VS.

Miss vs. Skip

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Missverb

(ambitransitive) To fail to hit.

‘I missed the target.’; ‘I tried to kick the ball, but missed.’;

Skipverb

(intransitive) To move by hopping on alternate feet.

‘She will skip from one end of the sidewalk to the other.’;

Missverb

(transitive) To fail to achieve or attain.

‘to miss an opportunity’;

Skipverb

(intransitive) To leap about lightly.

Missverb

(transitive) To feel the absence of someone or something, sometimes with regret.

‘I miss you! Come home soon!’;

Skipverb

(intransitive) To skim, ricochet or bounce over a surface.

‘The rock will skip across the pond.’;

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Missverb

(transitive) To fail to understand or have a shortcoming of perception.

‘miss the joke’;

Skipverb

(transitive) To throw (something), making it skim, ricochet, or bounce over a surface.

‘I bet I can skip this rock to the other side of the pond.’;

Missverb

(transitive) To fail to attend.

‘Joe missed the meeting this morning.’;

Skipverb

(transitive) To disregard, miss or omit part of a continuation (some item or stage).

‘My heart will skip a beat.’; ‘I will read most of the book, but skip the first chapter because the video covered it.’;

Missverb

(transitive) To be late for something (a means of transportation, a deadline, etc.).

‘I missed the plane!’;

Skipverb

To place an item in a skip.

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Missverb

(only in present tense) To be wanting; to lack something that should be present. transivity?

‘The car is missing essential features.’;

Skipverb

Not to attend (some event, especially a class or a meeting).

‘Yeah, I really should go to the quarterly meeting but I think I'm going to skip it.’;

Missverb

To fail to help the hand of a player.

‘Player A: J7. Player B: Q6. Table: 283. The flop missed both players!’;

Skipverb

To leave

‘to skip the country’;

Missverb

(sports) To fail to score (a goal).

Skipverb

To leap lightly over.

‘to skip the rope’;

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Missverb

To go wrong; to err.

Skipverb

To jump rope.

‘The girls were skipping in the playground.’;

Missverb

To be absent, deficient, or wanting.

Skipnoun

A leaping, jumping or skipping movement.

Missnoun

A failure to hit.

Skipnoun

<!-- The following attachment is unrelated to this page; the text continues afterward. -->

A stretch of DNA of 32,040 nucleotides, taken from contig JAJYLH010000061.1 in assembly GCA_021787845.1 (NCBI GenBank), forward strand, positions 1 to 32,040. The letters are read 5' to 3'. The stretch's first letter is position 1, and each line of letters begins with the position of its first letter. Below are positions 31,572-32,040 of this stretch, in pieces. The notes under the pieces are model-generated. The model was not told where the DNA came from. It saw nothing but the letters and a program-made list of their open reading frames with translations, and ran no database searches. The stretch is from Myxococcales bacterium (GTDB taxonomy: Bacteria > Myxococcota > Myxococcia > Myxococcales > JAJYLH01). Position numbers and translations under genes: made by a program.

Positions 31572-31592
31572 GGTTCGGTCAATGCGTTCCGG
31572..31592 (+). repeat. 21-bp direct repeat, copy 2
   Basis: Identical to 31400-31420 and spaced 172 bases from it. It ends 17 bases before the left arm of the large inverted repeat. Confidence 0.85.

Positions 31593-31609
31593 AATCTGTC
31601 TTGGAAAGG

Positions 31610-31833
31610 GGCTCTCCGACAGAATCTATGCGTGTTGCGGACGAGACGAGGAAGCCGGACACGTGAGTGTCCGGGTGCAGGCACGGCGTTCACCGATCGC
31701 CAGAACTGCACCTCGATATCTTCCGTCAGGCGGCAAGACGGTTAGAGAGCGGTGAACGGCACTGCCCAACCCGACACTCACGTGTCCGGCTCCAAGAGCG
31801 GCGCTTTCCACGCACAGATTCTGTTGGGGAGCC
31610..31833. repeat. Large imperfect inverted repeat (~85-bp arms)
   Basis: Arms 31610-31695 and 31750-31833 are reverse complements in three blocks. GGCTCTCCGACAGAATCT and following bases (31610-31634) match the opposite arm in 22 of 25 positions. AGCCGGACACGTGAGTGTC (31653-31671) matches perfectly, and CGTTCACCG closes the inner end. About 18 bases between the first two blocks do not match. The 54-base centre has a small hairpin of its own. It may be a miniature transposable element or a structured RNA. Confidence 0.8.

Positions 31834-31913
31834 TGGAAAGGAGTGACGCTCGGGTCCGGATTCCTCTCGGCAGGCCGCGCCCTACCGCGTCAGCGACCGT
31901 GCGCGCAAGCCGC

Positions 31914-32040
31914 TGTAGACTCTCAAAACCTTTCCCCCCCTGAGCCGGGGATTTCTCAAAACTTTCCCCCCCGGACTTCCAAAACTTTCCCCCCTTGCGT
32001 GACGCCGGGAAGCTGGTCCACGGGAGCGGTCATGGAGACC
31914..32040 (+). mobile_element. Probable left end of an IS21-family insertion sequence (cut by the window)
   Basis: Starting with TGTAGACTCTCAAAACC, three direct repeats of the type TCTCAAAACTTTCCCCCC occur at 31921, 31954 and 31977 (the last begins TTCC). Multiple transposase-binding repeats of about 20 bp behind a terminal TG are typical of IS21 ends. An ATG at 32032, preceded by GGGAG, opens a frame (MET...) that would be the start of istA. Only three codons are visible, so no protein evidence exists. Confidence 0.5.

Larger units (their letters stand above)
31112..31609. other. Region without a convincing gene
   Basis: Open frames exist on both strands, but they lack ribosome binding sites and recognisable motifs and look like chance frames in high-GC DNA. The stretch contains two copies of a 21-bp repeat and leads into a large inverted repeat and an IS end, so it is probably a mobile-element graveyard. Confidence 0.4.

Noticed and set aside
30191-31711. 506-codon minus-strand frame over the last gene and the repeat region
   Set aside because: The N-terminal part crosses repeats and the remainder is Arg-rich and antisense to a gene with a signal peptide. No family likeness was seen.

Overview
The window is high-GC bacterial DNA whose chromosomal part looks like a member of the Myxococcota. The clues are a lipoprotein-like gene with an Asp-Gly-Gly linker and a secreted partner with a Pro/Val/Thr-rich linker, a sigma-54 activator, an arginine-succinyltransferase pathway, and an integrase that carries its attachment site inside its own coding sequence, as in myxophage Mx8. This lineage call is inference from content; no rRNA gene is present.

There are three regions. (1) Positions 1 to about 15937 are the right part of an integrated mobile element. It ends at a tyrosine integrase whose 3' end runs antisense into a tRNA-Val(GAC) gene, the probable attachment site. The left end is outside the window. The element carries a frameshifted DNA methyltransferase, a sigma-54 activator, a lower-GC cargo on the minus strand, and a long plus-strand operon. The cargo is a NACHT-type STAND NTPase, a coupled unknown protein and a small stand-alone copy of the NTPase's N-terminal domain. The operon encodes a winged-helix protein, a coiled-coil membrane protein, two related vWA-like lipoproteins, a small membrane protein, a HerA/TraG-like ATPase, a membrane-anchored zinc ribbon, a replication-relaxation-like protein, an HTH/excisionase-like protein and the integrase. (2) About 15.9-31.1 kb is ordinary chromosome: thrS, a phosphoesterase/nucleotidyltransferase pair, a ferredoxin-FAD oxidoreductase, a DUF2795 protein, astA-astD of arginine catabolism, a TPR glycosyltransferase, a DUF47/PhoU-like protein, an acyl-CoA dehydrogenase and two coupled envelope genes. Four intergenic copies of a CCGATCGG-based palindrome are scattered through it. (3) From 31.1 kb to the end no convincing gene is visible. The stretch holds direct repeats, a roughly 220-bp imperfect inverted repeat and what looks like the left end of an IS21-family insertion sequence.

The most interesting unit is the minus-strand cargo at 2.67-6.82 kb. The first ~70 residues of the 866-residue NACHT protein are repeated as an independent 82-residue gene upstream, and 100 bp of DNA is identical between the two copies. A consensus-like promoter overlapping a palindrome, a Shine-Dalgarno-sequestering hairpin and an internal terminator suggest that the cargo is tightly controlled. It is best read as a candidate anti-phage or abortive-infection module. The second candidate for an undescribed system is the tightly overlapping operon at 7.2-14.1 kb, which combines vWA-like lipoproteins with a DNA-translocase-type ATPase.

The act of passing over an interval from one thing to another; an omission of a part.

Missnoun

A failure to obtain or accomplish.

Skipnoun

(music) A passage from one sound to another by more than a degree at once.

Missnoun

An act of avoidance (used with the verb give).

‘I think I’ll give the meeting a miss.’;

Skipnoun

A person who attempts to disappear so as not to be found.

Missnoun

(computing) The situation where an item is not found in a cache and therefore needs to be explicitly loaded.

Skipnoun

(radio) skywave propagation

Missnoun

A title of respect for a young woman (usually unmarried) with or without a name used.

‘You may sit here, miss.’; ‘You may sit here, Miss Jones.’;

Skipnoun

A basket. See Skep.

Missnoun

An unmarried woman; a girl.

Skipnoun

A basket on wheels, used in cotton factories.

Missnoun

A kept woman; a mistress.

Skipnoun

An iron bucket, which slides between guides, for hoisting mineral and rock.

Missnoun

(card games) In the game of three-card loo, an extra hand, dealt on the table, which may be substituted for the hand dealt to a player.

Skipnoun

A charge of sirup in the pans.

Missnoun

A title of courtesy prefixed to the name of a girl or a woman who has not been married. See Mistress, 5.

Skipnoun

A beehive; a skep.

Missnoun

A young unmarried woman or a girl; as, she is a miss of sixteen.

‘Gay vanity, with smiles and kisses,Was busy 'mongst the maids and misses.’;

Skipnoun

A light leap or bound.

Missnoun

A kept mistress. See Mistress, 4.

Skipnoun

The act of passing over an interval from one thing to another; an omission of a part.

Missnoun

In the game of three-card loo, an extra hand, dealt on the table, which may be substituted for the hand dealt to a player.

Skipnoun

A passage from one sound to another by more than a degree at once.

Missnoun

The act of missing; failure to hit, reach, find, obtain, etc.

Skipverb

To leap lightly; to move in leaps and hounds; - commonly implying a sportive spirit.

‘The lamb thy riot dooms to bleed to-day,Had he thy reason, would he skip and play?’; ‘So she drew her mother away skipping, dancing, and frisking fantastically.’;

Missnoun

Loss; want; felt absence.

‘There will be no great miss of those which are lost.’;

Skipverb

Fig.: To leave matters unnoticed, as in reading, speaking, or writing; to pass by, or overlook, portions of a thing; - often followed by over.

Missnoun

Mistake; error; fault.

‘He did without any great miss in the hardest points of grammar.’;

Skipverb

To leap lightly over; as, to skip the rope.

Missnoun

Harm from mistake.

Skipverb

To pass over or by without notice; to omit; to miss; as, to skip a line in reading; to skip a lesson.

‘They who have a mind to see the issue may skip these two chapters.’;

Missverb